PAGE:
The third thing that kept me living as a victim was unforgiveness. Quite simply, as long as I harbored unforgiveness towards those I viewed as responsible for my victimization, I was unable to move out of that victim mode. Unforgiveness leads to resentment and resentment leads to blame. Blame and resentment ALWAYS leave a person feeling like a victim.
In his In Touch Daily Devotionals (3/17/05) , Charles Stanley says, “When we refuse to release our unforgiveness, we can expect to go through a series of painful steps. First, we will have difficulty dealing with the wrong done to us. If we choose to forgive at this point, we can skip many of the remaining steps. But if we cling to resentment, bitterness will take root, and we'll begin to experience defeat in relationships, emotions, attitudes, and even in our physical body.”
This was so true for me. I felt defeated in every area of my life. One day, I got tired of being a victim. More than that, I was tired of living as a victim. I decided that I wanted to discover and live the free, full, abundant and hopeFUL life that God promised and Christ came to give me. In Romans 8:35 , Paul asks, “ Who shall separate us from the love of Christ ? Shall tribulation, or distress, or persecution, or famine, or nakedness, or peril, or sword?" He gives us such a clear answer to that question in verse 37 , when he says, “ Yet in ALL these things we are more than conquerors through Him who loved us”. I realized that I did NOT have to live as a victim. I was MORE than a conqueror through Christ !!!
It wasn't easy to break out of that victim mode – I had lived there for many, many years. It took a lot of prayer and perseverance for me to get out and stay out of that victim mode. I didn't just suddenly start living as the “conqueror” that Paul said I was – just because I decided that's how I wanted to live. I had to make some changes in my life. I had to work through those things that had kept me locked in that state for so long.
The first thing I did was…well I “did” something about it. I took action. I started standing up for myself, saying “no” and refusing to be walked over. I quit blaming others for all of my problems and started taking responsibility not only for my actions, but more importantly my REACTIONS to things that happened to me. That was really hard for me – mainly because I still believed so many lies. So, I fell back into victim mode many, many times along the way.
The real victory came when I started replacing those lies with the truth. It was impossible for me to accept and believe the truth when my mind was full of lies. I could not fully accept and believe the truth that God offers until I identified, disputed and exposed those lies as LIES, and then replaced them with the truth from God's Word. This meant digging into God's Word and seeing what HE had to say about me, about others, and about Himself. Once I firmly believed the truth, I was able to see myself the way God sees me – as a victor and not a victim. I saw firsthand what Jesus meant when he said “ You will know the truth and the truth will set you free .” ( John 8:32 )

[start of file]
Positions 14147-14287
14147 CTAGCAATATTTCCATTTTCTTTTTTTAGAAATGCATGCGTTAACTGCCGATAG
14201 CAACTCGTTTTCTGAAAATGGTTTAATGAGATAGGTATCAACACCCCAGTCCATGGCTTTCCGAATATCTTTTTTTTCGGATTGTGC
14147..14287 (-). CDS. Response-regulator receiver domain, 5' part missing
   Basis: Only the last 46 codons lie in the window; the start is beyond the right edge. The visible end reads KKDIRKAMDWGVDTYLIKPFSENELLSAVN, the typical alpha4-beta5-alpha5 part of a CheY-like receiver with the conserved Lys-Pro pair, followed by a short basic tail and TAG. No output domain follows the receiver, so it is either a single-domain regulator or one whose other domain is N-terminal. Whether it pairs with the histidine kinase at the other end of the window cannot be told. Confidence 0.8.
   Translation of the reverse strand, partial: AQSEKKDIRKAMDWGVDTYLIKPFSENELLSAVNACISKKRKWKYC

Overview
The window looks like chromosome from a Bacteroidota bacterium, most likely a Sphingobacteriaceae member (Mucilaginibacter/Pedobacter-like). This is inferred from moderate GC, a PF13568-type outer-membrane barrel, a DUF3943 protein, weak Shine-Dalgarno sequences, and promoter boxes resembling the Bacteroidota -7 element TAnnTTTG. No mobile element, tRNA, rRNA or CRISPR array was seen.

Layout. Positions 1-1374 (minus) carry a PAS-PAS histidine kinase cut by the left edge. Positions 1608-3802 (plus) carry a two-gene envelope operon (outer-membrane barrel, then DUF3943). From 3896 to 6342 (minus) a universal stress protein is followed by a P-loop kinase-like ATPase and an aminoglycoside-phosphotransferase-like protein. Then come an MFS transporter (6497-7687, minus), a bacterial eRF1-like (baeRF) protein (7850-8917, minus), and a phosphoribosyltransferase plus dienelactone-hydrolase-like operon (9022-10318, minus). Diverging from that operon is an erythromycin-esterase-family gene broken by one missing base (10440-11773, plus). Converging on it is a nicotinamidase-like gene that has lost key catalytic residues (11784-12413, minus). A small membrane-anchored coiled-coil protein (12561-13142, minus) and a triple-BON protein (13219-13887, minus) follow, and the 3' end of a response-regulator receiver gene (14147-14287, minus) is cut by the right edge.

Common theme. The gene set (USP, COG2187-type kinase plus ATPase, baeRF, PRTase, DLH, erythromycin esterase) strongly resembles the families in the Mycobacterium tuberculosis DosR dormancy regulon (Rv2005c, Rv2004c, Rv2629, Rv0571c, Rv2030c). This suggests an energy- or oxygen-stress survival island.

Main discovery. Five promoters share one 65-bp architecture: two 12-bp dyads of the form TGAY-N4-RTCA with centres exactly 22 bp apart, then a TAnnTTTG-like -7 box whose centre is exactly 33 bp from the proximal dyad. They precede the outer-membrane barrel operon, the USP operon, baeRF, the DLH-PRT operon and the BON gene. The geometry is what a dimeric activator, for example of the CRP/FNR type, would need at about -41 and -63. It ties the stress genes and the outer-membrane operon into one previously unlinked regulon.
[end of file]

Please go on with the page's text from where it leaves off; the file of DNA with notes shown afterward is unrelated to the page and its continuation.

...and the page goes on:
The second thing that I did was deal with my unforgiveness towards those who I had resented for “ruining my life”. I realized that I was hurting not only myself, with my unforgiveness, but also those (such as my children, friends, and co-workers) who had to put up with my victim mentality that stemmed from my unforgiveness. More than that, it was affecting my relationship with God. Forgiveness was critical! Not only did I need to forgive as part of getting out of the victim mode, but I also needed to forgive in order to restore fellowship with Christ and others. Most of us are familiar with Matthew 6:9-13 where Christ gives us a model on how to pray. We love that passage and many of us can quote it by memory. However, how many of us know what the next two verses say? In verse 12, Christ tells us we need to forgive. Forgiveness is so important – and NOT an option – that He goes on in verses 14-15 to tell us “For if you forgive men when they sin against you, your heavenly Father will also forgive you. BUT if you do not forgive men their sins, your Father will not forgive your sins.”
I'm sure many of you would like to stop reading about now…we don't like to talk about forgiveness and simply do not want to believe that God would honestly deny us His forgiveness, if we refuse to forgive others. However, that IS what Jesus says….isn't it?
I would like to share some things that I have learned about forgiveness that may help you work through this area. Forgiveness is something that takes place in your heart – for your own healing. Forgiveness sets YOU free from the chains that you have put around YOURSELF by harboring bitterness, anger, malice towards the person(s) who hurt you. Often times, we think we are making the other person pay when we refuse to forgive them. The truth is that we are usually the only one who suffers.